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2015
Inner Garden
Inner Garden – Stone and Steel 46” h x 35” w x 145 lbs. 2015

 

Inner Garden

  My work in the studio has been delayed for over a year due to a conflict with the City Zoning Dept. they put me out of business, requiring me to spend $8000 and one year to fight my way back into being able to legally sculpt at my studio 

I returned to work as a stone sculptor this August 2015 working short sessions getting my act back together and find a rhythm after such a long absence. How great it is to having my energy flow between hands and mind.

Selecting a stone

I had been storing a slab of dolomite about 2 ft. x 3 ft. and 1 ½ inch thick rectangle. This type of stone carves very well, is hard enough to polishes to a high shine and is a lovely black color. The shape of the stone was boring leading to the next step:

Design

Having the stone in the studio I began drawings of what I might do with it, my typical approach for me. A shape emerged – a large circle with tooth like tabs rising up at the top. In scale I designed an image for each side – a spiral originating with a modified serpent head at top winding down into the center with a monkey tail ending. Old friends

Carving process

A couple sessions of sawing then grinding the edges produced the outer edges and new shape; it is very nice and stimulates the designs as I draw them on the stone before beginning the carving cycle. Supporting the slab so the vigorous pounding of carving does not break the stone is challenging requiring lots of shimming. After rough cutting the areas to be recessed I find finish textures than move from a polished serpent head to water like veins coursing the spiral around to the monkey tail ending where I switched to a hatch marked surface produced with a wide finish chisel. A crack is exposed in the head of the serpent while carving; it is part way through the slab and runs about half way across the stone. I alter the design of the plant side after I turn the stone to carve that side and tightly support the stone’s upper section and proceed.

A friend visited the finished piece in the studio and I was telling him how when carving the different types of stone – sandstone / dolomite / granite my thinking process changes while carving. It is like: putting a plug or muffler into a trumpet that changes the sound made by the horn. When carving this dolomite my thoughts are unique to this material and in a way that is listening/speaking to the stone. I have noticed the finishes textures developed in each piece change/evolve with type of stone and each composition. Sculpting is an organic process, the mind is changed by the hand and it’s response to the material and tool being used. The result is a finished piece of sculpture but that is less important than the process the sculptor travels through. For me sculpting is a practice a way to explore ideas and the materials they are made of – the end products of finished sculptures are wonderful and do lead to the next project, yet pale in comparison to the process.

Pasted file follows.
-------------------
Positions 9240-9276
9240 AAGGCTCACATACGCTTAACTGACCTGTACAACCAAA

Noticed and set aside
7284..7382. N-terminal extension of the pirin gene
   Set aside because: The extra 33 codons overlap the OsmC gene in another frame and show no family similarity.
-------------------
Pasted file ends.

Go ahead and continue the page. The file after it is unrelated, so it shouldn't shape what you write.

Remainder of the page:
Steel work

After 18 sessions of carving grinding and polishing ideas of how to present the piece begin to emerge. Using a farm disk as a base I repeat the large stone circle connecting it to the stone with a steel shoe, treaded for a bolt up from the disk. Then as simple post welded on the edge of the disk connects to the carved circle a two point support is enough for the back and forward support. To keep the stone from falling side to side I cut in two steel straps and drill through them a good bolt connection. From the straps I develop a trellis of 5 steel square rods welded to the straps and disk below. After 9 sessions of steel work, I blacken the steel then lacquer it to stop rust. The final finis is several coats of stone sealer to show off the contrast in carved and natural surfaces.

Title

The name of a piece comes at different stages of the process. Sometimes while conceiving of a sculpture in the primary drawings pops out then often after I shape the stone and begin the graphics the name emerges. This piece took a long time I was actually wondering when I would know. The sculpture was completely built then during a lecture by a Buddhist teacher I knew it should be called “Inner Garden”.

Seeing it complete in the studio is a treat – it is a good piece and the bonus is I have gotten back to work as an artist giving up my 1 year sabbatical as a victim of City Bureaucracy.  So this lovely tale is told.